Severe Weather Preparedness
Any home is susceptible to power outages, especially when it comes to severe weather. Being prepared is your best defense. We’ve got tips to help keep you, your family and your home safe and secure during the next power outage or weather emergency.
Develop a family emergency plan that includes important phone numbers (doctors, family members, etc.), an evacuation route and an agreed-on meeting place in case you lose communication with loved ones.
Create a kit by filling a duffle bag or lidded container with three days’ worth of food and water. Include a flashlight, battery-powered radio, battery-powered clock, extra batteries, first aid kit, cash, medications and a CD or USB drive containing important documents. We’ve got a Disaster Supply Checklist to help you create your kit.
Turn off major appliances such as your water heater, oven and air conditioning units. Unplug other appliances such as TVs, stereos, microwaves and computers. This will prevent damage to appliances and possible overloads to the system when power is restored. But leave one light on so you can see when power is restored.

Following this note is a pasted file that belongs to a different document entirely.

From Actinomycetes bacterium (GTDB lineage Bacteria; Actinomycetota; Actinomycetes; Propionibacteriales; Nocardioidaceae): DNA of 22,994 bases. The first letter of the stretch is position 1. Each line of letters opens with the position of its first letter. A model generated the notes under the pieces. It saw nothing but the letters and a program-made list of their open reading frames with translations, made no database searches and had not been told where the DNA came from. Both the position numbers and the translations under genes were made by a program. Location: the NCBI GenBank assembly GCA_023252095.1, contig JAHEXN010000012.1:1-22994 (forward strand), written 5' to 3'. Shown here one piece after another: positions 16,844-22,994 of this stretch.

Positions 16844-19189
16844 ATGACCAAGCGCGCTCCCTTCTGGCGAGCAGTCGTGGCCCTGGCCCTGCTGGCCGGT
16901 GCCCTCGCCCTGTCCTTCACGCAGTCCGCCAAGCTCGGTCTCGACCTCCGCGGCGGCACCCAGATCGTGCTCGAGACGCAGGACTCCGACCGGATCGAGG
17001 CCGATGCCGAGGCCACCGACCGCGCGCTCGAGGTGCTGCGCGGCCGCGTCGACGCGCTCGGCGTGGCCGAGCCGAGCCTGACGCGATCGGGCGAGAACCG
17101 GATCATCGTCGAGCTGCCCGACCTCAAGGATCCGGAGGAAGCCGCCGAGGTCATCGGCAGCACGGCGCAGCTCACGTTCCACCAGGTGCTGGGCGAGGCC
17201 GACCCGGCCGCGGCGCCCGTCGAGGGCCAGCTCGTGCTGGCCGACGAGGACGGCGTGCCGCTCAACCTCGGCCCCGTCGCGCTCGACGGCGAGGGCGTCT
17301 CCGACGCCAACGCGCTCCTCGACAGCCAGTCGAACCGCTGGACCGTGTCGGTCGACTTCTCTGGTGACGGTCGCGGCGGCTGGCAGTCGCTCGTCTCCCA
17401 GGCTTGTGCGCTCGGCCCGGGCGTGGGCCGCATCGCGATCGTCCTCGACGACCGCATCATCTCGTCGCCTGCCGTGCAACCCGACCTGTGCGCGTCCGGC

Familiarize yourself with your main electrical panel. You may have to turn off the main breaker or reset circuit breakers after an outage.
Keep away from fallen wires, flooded areas and storm debris. Treat all downed wires and anything touching them as though they have electricity running through them.
Consider installing a standby generator to protect your home. A standby generator is permanently installed outside the home and runs on natural gas or propane. Standby generators turn on automatically when the power shuts off, even if you’re away from home. A transfer switch monitors utility power and transfers the electrical load to the generator if power is lost. A KOHLER generator can power everything in your home, including lights, heating/cooling systems, appliances, sump pumps, security systems and more.
Be careful if you’re using a portable generator. Use properly rated extension cords (electrical load and length). Make sure the generator is properly vented to avoid carbon monoxide poisoning; don’t place it in your home or an enclosed space like a garage. Don’t connect it directly to your home’s electrical system; electricity could flow backward into the power lines and endanger lives. Plug appliances directly into the portable generator.
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